|Christopher McCowen, convicted in November 2006, is serving a life sentence. The judge could order a new trial if the verdict was biased. (Kevin Mingora/associated press/pool)|
Jury in Cape murder ordered back to court
Bias claims put year-old verdict at risk
More than a year after they convicted a black trash collector of raping and murdering a white fashion writer, members of a Cape Cod jury will have to return to court - and this time, they will be on the witness stand.
In an extraordinary hearing scheduled Jan. 10 and 11 at Barnstable Superior Court, each of the jurors - including a woman who will be flown in from Texas - will be questioned under oath in open court by a judge about whether racially insensitive remarks allegedly made during more than a week of deliberations tainted the verdict against Christopher M. McCowen.
Superior Court Judge Gary A. Nickerson ordered the hearing after McCowen's lawyer asked for a new trial, based on sworn statements from three jurors who contacted him within days of the November 2006 conviction. The jurors said three other jurors made repeated racist remarks, at one point almost triggering a fight.
Although judges sometimes privately question a juror in chambers or softly, next to the bench, about possible bias during a trial - or, more rarely, in open court after a verdict - one legal specialist said he could not recall another case when a judge held a public hearing to interview an entire jury months after a trial.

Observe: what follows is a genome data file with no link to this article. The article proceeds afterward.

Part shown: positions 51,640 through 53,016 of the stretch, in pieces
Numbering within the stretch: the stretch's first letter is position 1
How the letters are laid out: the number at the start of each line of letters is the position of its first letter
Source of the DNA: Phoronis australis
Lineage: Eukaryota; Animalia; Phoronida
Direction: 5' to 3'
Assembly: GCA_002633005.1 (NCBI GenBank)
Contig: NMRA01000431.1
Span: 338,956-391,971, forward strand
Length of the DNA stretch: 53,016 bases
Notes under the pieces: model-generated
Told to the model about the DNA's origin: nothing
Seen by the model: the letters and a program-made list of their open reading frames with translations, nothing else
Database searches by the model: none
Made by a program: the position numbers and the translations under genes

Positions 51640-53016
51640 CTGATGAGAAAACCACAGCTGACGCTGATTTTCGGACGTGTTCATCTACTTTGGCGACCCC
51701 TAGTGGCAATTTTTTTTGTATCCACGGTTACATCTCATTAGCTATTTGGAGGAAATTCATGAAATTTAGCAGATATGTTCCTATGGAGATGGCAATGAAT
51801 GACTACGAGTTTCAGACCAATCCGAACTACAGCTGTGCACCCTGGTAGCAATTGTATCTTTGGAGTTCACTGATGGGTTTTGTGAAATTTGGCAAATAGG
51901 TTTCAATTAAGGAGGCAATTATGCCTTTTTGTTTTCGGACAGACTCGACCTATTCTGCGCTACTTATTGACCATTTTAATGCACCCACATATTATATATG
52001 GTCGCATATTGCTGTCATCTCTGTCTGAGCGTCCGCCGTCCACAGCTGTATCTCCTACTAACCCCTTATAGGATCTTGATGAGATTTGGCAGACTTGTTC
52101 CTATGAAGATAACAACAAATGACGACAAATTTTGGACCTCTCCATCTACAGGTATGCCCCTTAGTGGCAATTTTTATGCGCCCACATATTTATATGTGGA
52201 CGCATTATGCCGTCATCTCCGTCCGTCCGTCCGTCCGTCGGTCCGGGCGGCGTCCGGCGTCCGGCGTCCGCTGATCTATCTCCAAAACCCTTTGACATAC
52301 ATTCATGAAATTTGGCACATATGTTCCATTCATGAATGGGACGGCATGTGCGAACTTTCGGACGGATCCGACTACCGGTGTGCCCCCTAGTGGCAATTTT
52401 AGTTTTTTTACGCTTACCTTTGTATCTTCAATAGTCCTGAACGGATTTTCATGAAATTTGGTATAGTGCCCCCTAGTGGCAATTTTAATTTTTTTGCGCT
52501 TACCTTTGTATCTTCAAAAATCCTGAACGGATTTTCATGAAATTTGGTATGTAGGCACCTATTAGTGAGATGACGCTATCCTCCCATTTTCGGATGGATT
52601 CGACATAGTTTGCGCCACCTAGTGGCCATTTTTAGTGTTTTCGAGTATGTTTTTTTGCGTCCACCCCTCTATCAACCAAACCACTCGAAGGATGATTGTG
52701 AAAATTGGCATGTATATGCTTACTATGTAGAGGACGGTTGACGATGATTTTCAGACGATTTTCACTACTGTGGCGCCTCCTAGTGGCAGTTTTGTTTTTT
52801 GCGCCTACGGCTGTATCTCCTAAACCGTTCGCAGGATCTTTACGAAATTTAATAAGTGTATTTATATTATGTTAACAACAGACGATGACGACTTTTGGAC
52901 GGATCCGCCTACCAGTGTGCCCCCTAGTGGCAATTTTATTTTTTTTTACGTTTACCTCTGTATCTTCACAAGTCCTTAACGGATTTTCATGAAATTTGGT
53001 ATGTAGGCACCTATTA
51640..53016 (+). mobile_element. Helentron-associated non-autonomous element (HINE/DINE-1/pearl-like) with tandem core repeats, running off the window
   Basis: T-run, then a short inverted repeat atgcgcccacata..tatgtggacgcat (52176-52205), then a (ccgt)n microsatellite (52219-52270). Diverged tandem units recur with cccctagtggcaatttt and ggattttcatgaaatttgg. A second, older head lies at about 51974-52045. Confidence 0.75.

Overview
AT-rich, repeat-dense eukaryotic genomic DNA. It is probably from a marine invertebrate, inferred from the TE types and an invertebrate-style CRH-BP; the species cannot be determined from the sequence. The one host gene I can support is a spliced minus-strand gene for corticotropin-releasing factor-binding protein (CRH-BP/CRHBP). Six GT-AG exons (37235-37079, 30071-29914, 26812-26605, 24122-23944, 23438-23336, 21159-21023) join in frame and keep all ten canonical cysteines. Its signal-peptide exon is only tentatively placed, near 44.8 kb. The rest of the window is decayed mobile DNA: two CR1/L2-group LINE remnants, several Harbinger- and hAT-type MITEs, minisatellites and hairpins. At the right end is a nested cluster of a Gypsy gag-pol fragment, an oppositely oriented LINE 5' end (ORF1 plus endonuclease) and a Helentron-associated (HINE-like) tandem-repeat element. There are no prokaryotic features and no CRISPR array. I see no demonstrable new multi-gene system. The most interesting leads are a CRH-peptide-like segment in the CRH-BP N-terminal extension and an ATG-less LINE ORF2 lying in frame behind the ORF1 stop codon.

"I have not come across such a case," said Jeffrey B. Abramson, a former Middlesex County prosecutor and a specialist on juries who teaches at Brandeis University. "It's normally the case that the judge is not interested in knowing what went on in the jury room, but the one great exception to that are allegations of racial bias in deliberations."
A state trial judge who is not involved in the case said he, too, was unaware of another case when a judge summoned a jury for questioning months after the verdict. The judge, who insisted on anonymity because of the sensitivity of the case, said the challenge for Nickerson will be determining whether the alleged remarks tainted the verdict or reflected the kind of freewheeling discussion that is at the heart of jury deliberations.
"We're all against racial bias, but how far can you trace it in the system without invading equally important public policy questions like the freedom of the jury to discuss the case" candidly behind closed doors? said the judge.
Nickerson, who presided at McCowen's trial, could not be reached for comment. If he finds racial bias, he could throw out the verdict and order a new trial.